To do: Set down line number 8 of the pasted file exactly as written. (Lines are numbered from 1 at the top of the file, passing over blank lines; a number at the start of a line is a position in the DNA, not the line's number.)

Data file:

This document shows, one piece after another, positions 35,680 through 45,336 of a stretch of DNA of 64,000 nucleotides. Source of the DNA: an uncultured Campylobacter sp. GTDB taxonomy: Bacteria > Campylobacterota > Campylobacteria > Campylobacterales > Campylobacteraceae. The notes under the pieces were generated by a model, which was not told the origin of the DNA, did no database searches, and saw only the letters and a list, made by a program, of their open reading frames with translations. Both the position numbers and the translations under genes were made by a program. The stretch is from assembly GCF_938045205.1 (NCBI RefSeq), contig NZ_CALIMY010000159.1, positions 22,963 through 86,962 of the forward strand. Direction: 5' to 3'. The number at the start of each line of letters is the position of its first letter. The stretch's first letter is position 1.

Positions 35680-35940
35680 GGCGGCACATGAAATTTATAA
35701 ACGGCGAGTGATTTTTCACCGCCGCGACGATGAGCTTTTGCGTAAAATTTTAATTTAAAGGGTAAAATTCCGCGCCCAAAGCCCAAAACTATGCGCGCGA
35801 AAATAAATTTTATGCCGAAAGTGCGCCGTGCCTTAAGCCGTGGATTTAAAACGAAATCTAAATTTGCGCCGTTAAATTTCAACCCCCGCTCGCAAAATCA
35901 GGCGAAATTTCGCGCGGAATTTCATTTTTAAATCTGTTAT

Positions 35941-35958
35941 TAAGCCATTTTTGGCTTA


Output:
35941 TAAGCCATTTTTGGCTTA